Library patrons are book buyers. They feed the cycle with their passion for stories, knowledge and information. Heather, in talking about one particular patron, says

This is just one story, but I bet you know five people who know five people who have used a library, then shopped in a bookstore, then gone back to a library before returning to a bricks-and-mortar or Amazon. And so on and so forth it goes…

And if you like sharing library memories, don’t miss the continuation of library week over at The New Sleekness with posts from Shayera Tingri and Kassia Krozser.

If you have other library links, please share them!

My first library

coleman
The building that once housed Coleman Library.

I love library stories.

In the same way that I love birth stories and love stories.

So I was delighted to see Kate Rados’ little post about libraries, with an accompanying cute picture.

I commented–about my memories of yummy musty book smells and the wonderful sound of the card-stamping machine–but then couldn’t get the library thing out of my head.

So I looked up images of my first library, Coleman, which was funded by the Callaway Foundation.

The library wasn’t public. It was, actually, overtly racist–a fact I didn’t fully understand until I was in high school. (As a private library they could keep out anyone they wanted, they said, even in the 1980s.)

But before I knew about race and segregation, when I was just learning to read, this library was the most magical place I had ever known.

As if to prove its magical abilities, one afternoon as my grandfather and I walked outside, rain came down on one side of the building while the sun shone on the other. The library was the dividing line of the universe.

All the knowledge in the world, good and bad, up for grabs.

I loved that place.

If you have a library story, head over to Kate’s post and share it in the comments.

[Update, 4/29/10: I changed shined to shone, yo. Because when re-reading I knew something wasn’t right.]

Do you love reading or do you love books?

Over the Thanksgiving holiday, I listened to a fascinating report by “On the Media” about the status and future of book publishing.

Colin Robinson, of OR Books, claimed that now was a terrible time to be a reader:

…there is a huge overproduction of titles….if you give people a choice between a hundred things, that’s a real choice. If you give them a choice between half a million things, it’s no choice at all.

But Michael Cader, of Publishers Marketplace, argued the exact opposite:

For a reader, it’s boom times. There are more options. There’s price competition, there’s format competition. There’s new ways to read. You can get things delivered faster. They’re accessible online. There’s more voices, there’s more communities to serve you. So for readers, it’s terrific.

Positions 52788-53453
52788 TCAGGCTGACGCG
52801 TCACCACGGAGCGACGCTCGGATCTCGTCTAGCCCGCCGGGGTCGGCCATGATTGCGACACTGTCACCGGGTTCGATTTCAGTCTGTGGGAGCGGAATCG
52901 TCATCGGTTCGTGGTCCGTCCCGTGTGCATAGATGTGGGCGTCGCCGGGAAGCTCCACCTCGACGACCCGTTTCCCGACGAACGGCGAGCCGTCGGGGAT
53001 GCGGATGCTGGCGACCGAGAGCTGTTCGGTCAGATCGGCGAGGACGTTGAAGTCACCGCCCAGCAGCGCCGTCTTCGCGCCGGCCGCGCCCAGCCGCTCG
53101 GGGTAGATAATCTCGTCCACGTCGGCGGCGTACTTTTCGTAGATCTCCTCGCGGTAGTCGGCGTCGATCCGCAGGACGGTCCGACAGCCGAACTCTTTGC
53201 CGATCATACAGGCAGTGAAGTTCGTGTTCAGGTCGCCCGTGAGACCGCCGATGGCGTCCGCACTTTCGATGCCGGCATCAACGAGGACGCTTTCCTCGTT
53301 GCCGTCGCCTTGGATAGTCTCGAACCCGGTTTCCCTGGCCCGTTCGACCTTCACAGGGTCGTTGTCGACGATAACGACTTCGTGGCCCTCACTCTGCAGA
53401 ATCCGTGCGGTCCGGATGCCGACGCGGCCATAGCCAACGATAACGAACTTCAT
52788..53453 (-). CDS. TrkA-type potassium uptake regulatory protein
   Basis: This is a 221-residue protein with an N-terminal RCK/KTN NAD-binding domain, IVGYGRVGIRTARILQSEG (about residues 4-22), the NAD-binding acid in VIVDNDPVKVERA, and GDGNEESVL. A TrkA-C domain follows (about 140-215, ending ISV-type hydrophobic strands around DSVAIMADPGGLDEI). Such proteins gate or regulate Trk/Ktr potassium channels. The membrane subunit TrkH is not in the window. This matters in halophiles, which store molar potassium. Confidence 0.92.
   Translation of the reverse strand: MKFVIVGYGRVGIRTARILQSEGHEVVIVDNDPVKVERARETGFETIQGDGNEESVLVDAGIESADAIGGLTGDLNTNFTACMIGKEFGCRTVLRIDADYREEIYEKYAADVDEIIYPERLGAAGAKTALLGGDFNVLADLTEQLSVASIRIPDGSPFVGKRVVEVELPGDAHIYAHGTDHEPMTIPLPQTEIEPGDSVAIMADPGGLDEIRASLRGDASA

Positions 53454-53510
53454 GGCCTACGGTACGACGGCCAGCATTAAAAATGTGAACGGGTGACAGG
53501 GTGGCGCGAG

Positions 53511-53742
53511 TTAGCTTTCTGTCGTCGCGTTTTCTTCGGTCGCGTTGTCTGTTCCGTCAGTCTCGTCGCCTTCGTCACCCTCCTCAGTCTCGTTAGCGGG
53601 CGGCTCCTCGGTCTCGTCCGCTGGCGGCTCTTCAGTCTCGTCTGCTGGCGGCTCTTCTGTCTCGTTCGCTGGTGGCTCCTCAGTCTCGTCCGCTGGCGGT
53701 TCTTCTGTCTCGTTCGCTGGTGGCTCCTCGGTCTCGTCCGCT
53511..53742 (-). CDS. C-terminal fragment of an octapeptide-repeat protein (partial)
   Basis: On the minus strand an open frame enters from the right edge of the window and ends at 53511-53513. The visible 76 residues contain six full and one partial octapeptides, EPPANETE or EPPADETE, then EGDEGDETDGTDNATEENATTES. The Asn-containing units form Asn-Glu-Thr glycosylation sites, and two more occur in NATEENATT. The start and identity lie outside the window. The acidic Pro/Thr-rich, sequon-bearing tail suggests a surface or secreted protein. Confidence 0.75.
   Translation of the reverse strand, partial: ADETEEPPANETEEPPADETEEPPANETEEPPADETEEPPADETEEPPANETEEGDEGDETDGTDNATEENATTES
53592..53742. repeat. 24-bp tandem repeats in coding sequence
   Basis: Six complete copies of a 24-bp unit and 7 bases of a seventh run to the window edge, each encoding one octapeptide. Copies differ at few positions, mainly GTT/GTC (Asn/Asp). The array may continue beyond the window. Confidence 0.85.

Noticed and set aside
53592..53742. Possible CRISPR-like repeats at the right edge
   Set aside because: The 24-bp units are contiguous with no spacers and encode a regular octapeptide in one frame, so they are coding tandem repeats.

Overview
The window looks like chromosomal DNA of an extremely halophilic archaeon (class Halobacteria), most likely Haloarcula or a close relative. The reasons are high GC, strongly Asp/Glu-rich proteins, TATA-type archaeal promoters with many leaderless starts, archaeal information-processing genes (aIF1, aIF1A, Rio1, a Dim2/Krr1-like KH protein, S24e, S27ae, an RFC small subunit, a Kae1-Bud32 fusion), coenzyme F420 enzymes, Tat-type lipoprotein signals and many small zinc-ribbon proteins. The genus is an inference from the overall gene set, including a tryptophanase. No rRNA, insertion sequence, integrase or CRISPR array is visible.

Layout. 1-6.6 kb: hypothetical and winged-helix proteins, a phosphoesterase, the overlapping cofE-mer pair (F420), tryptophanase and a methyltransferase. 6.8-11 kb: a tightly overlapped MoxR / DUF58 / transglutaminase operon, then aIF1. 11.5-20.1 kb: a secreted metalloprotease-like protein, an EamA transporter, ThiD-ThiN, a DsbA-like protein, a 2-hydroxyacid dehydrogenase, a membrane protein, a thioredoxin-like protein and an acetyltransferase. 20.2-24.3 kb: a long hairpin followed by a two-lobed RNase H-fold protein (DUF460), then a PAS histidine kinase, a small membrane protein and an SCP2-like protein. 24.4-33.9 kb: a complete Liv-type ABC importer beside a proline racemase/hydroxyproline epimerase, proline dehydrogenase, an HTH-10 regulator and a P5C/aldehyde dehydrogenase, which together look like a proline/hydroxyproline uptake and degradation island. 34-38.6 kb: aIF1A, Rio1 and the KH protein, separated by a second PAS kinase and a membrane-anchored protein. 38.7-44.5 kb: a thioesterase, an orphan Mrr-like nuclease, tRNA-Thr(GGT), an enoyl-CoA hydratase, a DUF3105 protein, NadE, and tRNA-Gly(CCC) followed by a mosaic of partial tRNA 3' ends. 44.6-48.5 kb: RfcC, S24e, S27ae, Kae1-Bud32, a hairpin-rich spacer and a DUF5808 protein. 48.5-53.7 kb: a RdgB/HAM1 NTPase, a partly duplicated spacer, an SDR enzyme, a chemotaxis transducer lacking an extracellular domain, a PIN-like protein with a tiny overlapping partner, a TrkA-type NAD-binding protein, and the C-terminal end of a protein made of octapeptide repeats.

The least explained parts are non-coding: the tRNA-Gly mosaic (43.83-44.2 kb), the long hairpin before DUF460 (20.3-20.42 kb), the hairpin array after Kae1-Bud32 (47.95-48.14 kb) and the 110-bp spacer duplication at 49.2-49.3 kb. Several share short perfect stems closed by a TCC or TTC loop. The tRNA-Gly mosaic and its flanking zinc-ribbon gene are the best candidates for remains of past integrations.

Is it possible for them both to be right?

As a reader, I want my books to be entertaining, enlightening and/or well-written. With traditionally published books, there is no guarantee that I will love a book. But there is an implied promise of quality, since the publisher invested time and money in the product. Hopefully, they will want each book to be good enough that I will come back for more. There may be no such promises with self-published titles, and more books in a crowded marketplace might very well make it harder to find the ones I will enjoy.

Maybe. But I’m not fully convinced.

There are always more books I’d like to read than ones I will have time to read. And I’m not one to plunk down large sums of money for the pleasure of one single story. I visit the library, the used bookstore, and read online. I find the price competition of a crowded market appealing.

Also, I like choosing for myself what makes a good read. Take this example. When the author of a blog I like put her self-published book up for sale, I bought it. I knew from reading the blog that I would enjoy her writing. In this case, my interest and my RSS feed made pretty good filters.

But then Brooke Gladstone moved on to this question: Do you love reading or do you love books?

Picking one or the other is almost like a mother admitting she has a favorite child.

If I think about browsing a bookstore, or the many books that litter my small apartment, or the smell of old pages mixed with a summer breeze coming through the window…I’m tempted to fall on the side of books.

But then I manage to be honest with myself. I do nearly half my reading online or on my laptop. I gobble up stories in various formats, some of which look nothing like books. I borrow more books than I buy, and I add very few books to my keeper shelf. In practice, I’m format-agnostic.

I like physical books because they are convenient.

But my love is reading.

So give me print books and digital books. Traditionally published books and self-published books. E-books and video books and enriched books.

I’ll take content in as many ways as I can get it, as long as the story is good.


DISCLAIMER

I work as an editor at Harlequin, but the posts on this site are all mine and don’t represent my employer's positions, strategies or opinions.
my book shelf:
Stacy Boyd's book recommendations, favorite quotes, book clubs, book trivia, book lists (read shelf)